Linguistic Gaming with Python

Python Practice 1

As with all programming languages (and languages in general), practice makes perfect. These exercises are meant for you to practice your programming skills.

This first exercise is just meant to get you a little bit familiar with Python and with programming in general.

Note: all Python programs should be saved with the Suffix .py. This lets the computer and the Python interpreter know that the lines of code you have written are meant to be in Python.

Python Installation and First Steps

IDLE vs. editors

Dawson works with an IDLE (Integrated Development Environment). This is not quite what we did in class. You can either work with IDLE as Dawson describes, or work with an editor and call up Python from the shell/terminal. The following exercises assume you are working with an editor and call Python up from the shell/terminal while working with MacOSX.

Calling up Python in the Shell

Python 2 vs. Python 3

There has been a period of change-over between Python Versions. Most of the material found on-line (and the new books) assume Python 3. In this course, we will use Python 3, but we will be confronted by Python 2 every now and then. In fact, there are only a few major differences between the two and they are not hard to remember.
Differences between Python 2 and Python 3
Python 2 Python 3
print "Hello World" print ("Hello World")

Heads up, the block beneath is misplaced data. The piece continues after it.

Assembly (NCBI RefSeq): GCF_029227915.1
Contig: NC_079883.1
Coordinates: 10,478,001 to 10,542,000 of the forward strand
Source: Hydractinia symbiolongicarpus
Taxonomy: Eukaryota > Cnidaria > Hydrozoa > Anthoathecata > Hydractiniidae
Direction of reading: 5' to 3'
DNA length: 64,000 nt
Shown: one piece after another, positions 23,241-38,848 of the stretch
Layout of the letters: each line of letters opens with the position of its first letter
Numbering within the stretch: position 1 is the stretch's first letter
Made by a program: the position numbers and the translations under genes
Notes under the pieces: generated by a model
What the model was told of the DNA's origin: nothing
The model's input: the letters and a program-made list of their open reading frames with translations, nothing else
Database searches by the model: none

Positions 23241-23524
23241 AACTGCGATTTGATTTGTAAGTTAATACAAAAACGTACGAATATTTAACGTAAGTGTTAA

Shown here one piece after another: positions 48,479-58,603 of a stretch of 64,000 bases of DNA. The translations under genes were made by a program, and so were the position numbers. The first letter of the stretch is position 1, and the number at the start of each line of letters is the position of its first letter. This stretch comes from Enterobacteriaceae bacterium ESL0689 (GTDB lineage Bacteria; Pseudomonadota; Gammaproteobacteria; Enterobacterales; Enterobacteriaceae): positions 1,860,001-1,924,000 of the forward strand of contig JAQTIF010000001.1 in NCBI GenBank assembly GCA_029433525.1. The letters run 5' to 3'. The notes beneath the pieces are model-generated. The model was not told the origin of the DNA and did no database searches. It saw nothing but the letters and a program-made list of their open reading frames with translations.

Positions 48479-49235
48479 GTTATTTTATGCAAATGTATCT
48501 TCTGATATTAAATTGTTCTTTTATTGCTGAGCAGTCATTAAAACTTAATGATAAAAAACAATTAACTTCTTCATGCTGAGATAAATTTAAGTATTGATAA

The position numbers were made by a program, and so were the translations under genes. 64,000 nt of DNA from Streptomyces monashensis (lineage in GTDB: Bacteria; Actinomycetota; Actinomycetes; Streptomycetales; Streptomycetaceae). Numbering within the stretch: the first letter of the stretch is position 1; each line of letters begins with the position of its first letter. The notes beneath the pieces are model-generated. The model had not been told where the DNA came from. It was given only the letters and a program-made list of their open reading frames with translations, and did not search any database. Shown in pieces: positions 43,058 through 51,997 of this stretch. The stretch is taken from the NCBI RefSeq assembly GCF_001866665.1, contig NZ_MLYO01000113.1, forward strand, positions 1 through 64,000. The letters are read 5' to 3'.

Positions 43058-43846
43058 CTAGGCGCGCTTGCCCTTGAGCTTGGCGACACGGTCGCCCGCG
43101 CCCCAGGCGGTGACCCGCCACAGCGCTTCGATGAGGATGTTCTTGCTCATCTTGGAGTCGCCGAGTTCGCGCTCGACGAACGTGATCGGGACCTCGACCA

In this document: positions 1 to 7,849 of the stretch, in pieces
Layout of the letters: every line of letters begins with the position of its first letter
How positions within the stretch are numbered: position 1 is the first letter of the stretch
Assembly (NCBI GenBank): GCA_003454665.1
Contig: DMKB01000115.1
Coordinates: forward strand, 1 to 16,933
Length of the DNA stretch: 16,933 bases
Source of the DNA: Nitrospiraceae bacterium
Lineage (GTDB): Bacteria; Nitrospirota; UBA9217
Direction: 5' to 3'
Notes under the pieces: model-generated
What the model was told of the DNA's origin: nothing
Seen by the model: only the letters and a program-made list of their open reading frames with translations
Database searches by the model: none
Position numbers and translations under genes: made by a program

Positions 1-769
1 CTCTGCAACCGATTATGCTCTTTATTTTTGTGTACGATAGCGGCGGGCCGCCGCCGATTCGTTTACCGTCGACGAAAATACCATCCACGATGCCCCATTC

raw_input("\nPlease enter something:\n") input("\nPlease enter something:\n")

Creating and Saving a Python Program: this is best done by using editors that work well for text/utf-8. Examples are emacs, Aquaemacs, vi, TextEdit, Notepad, Kommodo, Textwrangler). Another option are so-called IDE (integrated development environment). Students in the past have found that they prefer Kommodo.

Now write the following lines of code into an editor of your choice and save the program in a file called

A First Program

#simple first program for Python 3
print("Hello World!")             #Output 

The Program

Exercise 1.1. Copy or type the program into an editor, save it and try it out.
Exercise 1.2. Add more print commands and try out the new version of the program.

You can run programs you have written and saved in a number of ways.

Dawson Exercises
Do the "Challenges" at the end of Dawson's Chapter 1.

Pretty Printing
Now let's move on to some pretty printing. The aim is to get a nicely formatted list with names and office information. Like this:

Name                 Place
-----------          -------
Miriam Butt	     G220
MacRoom              G209
Common Room          G119

Exercise 1.3. Type in or copy the program below into an editor, save it and try it out.
Exercise 1.4. What do the comma, the "\n" and the "\t" do? (\n generally stands for "newline")
Exercise 1.5. Now write a program that produces the above list of names with places, all nicely formatted.


print("Miriam   "),

Please hand in the last part of the exercise (Pretty Printing) to miriam.kuemmel at uni konstanz by Tuesday the 31st of October by 11 am.